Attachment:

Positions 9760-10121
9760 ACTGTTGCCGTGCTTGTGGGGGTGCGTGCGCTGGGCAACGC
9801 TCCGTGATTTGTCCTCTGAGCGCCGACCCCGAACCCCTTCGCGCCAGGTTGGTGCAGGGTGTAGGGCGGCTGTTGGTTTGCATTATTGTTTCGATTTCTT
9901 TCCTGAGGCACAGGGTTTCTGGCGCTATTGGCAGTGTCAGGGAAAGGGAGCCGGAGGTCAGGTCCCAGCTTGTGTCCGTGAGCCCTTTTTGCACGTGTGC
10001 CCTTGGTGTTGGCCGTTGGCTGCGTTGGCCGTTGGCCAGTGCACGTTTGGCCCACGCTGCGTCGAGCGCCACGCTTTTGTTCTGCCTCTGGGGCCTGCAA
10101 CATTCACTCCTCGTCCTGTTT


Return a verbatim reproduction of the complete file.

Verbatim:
Positions 9760-10121
9760 ACTGTTGCCGTGCTTGTGGGGGTGCGTGCGCTGGGCAACGC
9801 TCCGTGATTTGTCCTCTGAGCGCCGACCCCGAACCCCTTCGCGCCAGGTTGGTGCAGGGTGTAGGGCGGCTGTTGGTTTGCATTATTGTTTCGATTTCTT
9901 TCCTGAGGCACAGGGTTTCTGGCGCTATTGGCAGTGTCAGGGAAAGGGAGCCGGAGGTCAGGTCCCAGCTTGTGTCCGTGAGCCCTTTTTGCACGTGTGC
10001 CCTTGGTGTTGGCCGTTGGCTGCGTTGGCCGTTGGCCAGTGCACGTTTGGCCCACGCTGCGTCGAGCGCCACGCTTTTGTTCTGCCTCTGGGGCCTGCAA
10101 CATTCACTCCTCGTCCTGTTT